Lexicon – Max Barry

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If SFX magazine gives a book 5/5, I tend to take note. SF needs an exciting kick up the backside and, based on hype, I thought this could be it.

Book Description

Words are weapons, and one man is immune in this dazzlingly original thriller from the author of Jennifer Government.

Review

The novel’s other thread follows a young man named Wil, who awakes on the first page with a needle in his eyeball and two men threatening him. One of the men, Eliot (T.S Eliot) tells Wil he was a part of an organization called the Poets who wield words as powerful forms of control. He also tells him a Poet called Virginia Woolf, who unleased something called a bareword, killing thousands in a small town in the Australian outback, wants him dead because the bareword had no effect on Wil. The second follows Emily, a street magician, who is enrolled in a school for promising young students ran by the Poets, where they are trained to control people’s minds and actions with particular combinations of words. Early on this takes a Derren Brown style, with Emily using her words and actions for powers of persuasion and influence, but as her powers grow she learns just how dangerous words can be.

There are a few really good points to this book. I thought at first I had another Harry Potter on my hands, with a fun magical school for Emily to attend, but the book distances itself from any thought of magic and focuses on the persuasion aspects. Also the book is brilliantly structured, with really good tension building jumps back and forth. T S Eliot’s character is a great action thriller loner type, with some depressing skeletons in the closet but unfortunately, for interesting points about this book, I run out here.

I did enjoy it, but for me it’s nothing to get too excited about. I didn’t really relish the company of any of the characters and the plot twisted in predictable ways to form an unfortunately predictable outcome. It’s a shame really, I could have fallen victim to Lexicon’s hype but I think I’ve just read too many books of a similar standard and a great idea doesn’t always translate into a great book.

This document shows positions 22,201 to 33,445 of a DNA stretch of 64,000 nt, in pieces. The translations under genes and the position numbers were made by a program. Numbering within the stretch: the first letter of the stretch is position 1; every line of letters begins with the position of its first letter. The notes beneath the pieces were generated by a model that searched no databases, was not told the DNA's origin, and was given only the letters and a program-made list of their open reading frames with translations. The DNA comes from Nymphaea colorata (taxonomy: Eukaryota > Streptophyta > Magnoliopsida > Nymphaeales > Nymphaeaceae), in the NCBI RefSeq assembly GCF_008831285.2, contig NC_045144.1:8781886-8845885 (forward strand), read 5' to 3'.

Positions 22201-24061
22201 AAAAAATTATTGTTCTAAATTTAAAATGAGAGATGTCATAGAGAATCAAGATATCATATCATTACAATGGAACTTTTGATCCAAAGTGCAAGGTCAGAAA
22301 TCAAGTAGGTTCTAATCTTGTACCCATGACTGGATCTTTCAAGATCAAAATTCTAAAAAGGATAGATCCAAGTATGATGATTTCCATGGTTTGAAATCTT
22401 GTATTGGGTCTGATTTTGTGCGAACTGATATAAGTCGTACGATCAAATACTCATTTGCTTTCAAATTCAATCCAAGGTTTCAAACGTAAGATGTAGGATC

I encourage you to go out and try this one for yourself though and I’d love to hear what you think.

Lexicon is published by Mulholland and is available now.

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9 Comments

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9 responses to “Lexicon – Max Barry

  1. I read Company by Max Barry last year and it was a great idea that just didn’t translate in to a great book as well. Perfectly readable, vaguely enjoyable but completely forgettable. I was disappointed. Have you read Jennifer Government? Is it good?

    • More of the same here. I don’t like how this has been hyped as the savior of SF. It’s not even close to good enough. I’ve not and wont if i’m being honest 🙂

  2. Have just put in a request to my local library. I love the idea. Will let you how I go.

  3. I love the concept of this book and I’ve wanted to read it so badly for a while now, but this is not the first ‘meh’ review I’ve seen of it. I just read “The Word Exchange” which was also a hyped science fiction story about the power of language/words, and that wasn’t that great either. =/ I love the concept though!

    • The concept is great and its a good book, just not the saviour of SF. The reason why the industry loves it is unfortunately the subject matter. Wordy’s love words 🙂 Give it a try though I’d love to hear what you think

  4. I read this one a while back. It was a decent, fun romp, but some of the back & forth narrative timelines threw me off – it was an ARC so perhaps they’ve tweaked the formatting. I’ve also got The Word Exchange on my TBR pile, so I’ll be interested to see how that goes after Kali’s comments above!

  5. The more I read the more I realised what an enormous task he’d given himself and how far he was falling short of it. It felt like about three different books to me – grungy action with lots of gore, true romance with handsome paramedic, and true geek with big chunks of information download – “meaning is an abstraction of characteristics common to the class of objects to which it applies” and so forth. This isn’t a genre I normally read though, so maybe I’m just hopelessly out of touch with the norm.

    • I 100% agree with you. I like the idea but the execution wasn’t great. For SF I would say it is standard. Glad you got your own perspective on this though. I know a few people that love it.

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